Evolution as Fact and Theory
In his essay, Evolution as Fact and Theory, Stephen Jay Gould categorizes Darwin’s theory of evolution as indeed both “fact” and “theory”, but is quick to point out that, “ ‘fact’ doesn’t mean ‘absolute certainty’”, and that, “In science ‘fact’ can only mean ‘confirmed to such a degree that it would be perverse to withhold provisional assent’". In an Evolution as Fact and Theory research paper, Gould says a major difference between “evolutionists” and “creationists” is this: Evolutionists make no claim of perpetual truth, and the theory of evolution is always up for scientific debate and open to the scrutiny of those who doubt it. Creationists, on the other hand, present the theory that God created man out of nothing as an absolute truth that is not open to debate.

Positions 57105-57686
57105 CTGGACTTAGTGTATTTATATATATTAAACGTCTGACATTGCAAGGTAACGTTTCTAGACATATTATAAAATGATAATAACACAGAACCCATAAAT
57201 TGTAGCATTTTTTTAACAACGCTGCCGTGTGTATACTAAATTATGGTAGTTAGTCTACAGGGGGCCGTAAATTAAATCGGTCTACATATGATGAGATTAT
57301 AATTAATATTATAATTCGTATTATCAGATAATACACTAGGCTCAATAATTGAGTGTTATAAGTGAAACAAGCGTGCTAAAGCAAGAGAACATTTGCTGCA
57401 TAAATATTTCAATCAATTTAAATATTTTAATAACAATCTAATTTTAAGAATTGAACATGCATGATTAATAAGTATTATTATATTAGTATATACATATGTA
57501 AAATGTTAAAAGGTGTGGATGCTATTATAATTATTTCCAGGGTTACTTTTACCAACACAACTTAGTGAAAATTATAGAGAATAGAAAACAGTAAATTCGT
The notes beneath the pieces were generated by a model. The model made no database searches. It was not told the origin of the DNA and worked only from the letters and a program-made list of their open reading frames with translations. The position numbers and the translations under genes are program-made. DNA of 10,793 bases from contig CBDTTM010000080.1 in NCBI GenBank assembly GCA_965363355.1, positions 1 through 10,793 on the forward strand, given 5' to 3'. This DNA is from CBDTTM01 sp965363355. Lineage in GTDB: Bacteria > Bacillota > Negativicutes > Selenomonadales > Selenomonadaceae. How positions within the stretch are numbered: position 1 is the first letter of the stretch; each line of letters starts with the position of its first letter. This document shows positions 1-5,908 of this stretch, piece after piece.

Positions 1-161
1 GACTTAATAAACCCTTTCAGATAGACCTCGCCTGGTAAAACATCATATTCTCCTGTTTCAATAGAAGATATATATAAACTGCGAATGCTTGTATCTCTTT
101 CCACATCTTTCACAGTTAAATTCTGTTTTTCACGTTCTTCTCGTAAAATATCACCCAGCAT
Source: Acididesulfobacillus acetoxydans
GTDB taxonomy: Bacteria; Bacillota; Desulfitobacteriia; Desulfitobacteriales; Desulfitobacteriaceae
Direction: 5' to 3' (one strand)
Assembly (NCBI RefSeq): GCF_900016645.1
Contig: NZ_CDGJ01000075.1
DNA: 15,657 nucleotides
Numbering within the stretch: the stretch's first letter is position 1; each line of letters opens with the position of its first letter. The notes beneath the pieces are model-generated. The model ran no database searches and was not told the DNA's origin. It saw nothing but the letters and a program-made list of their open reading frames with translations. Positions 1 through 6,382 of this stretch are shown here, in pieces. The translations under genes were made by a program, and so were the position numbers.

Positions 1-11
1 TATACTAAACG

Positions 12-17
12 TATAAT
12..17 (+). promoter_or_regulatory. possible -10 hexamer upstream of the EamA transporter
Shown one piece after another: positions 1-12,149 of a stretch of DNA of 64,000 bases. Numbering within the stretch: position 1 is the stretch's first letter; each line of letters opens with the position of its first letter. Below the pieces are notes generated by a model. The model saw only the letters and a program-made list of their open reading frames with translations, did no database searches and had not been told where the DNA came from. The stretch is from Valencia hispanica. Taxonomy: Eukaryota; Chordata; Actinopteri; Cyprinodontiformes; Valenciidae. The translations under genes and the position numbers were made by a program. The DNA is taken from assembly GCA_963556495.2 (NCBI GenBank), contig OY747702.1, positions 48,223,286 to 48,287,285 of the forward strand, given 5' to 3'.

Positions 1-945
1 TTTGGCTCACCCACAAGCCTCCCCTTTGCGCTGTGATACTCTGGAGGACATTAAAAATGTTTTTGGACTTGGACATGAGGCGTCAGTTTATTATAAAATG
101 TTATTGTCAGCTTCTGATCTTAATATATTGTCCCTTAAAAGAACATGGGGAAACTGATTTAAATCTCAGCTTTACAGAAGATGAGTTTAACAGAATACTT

That said, Darwin’s theories go a long way in challenging creationist theory on almost every level, including those of “creation, design and the uniqueness or special creation of man”. From its most basic idea that man has evolved from a lower life form, through the entire theoretical process of natural selection, Darwin’s ideas are in obvious direct challenge to the idea that God created man specifically and uniquely. In considering the creationist rebuttal to Charles Darwin’s challenge, Gould accuses that; “Creationists pervert and caricature this debate by conveniently neglecting the common conviction that underlies it, and by falsely suggesting that evolutionists now doubt the very phenomenon we are struggling to understand”. In short, Gould accuses religious groups not necessarily of being wrong, but of failing to examine all the “facts” presented by evolutionists. For, science, according to Gould, “recognizes that old information might be explained in surprisingly new ways”. Creationism’s failure adhere to that definition of science, by failing to hold their theories up to scientific scrutiny, results in Gould’s opinion that creationism cannot be considered science.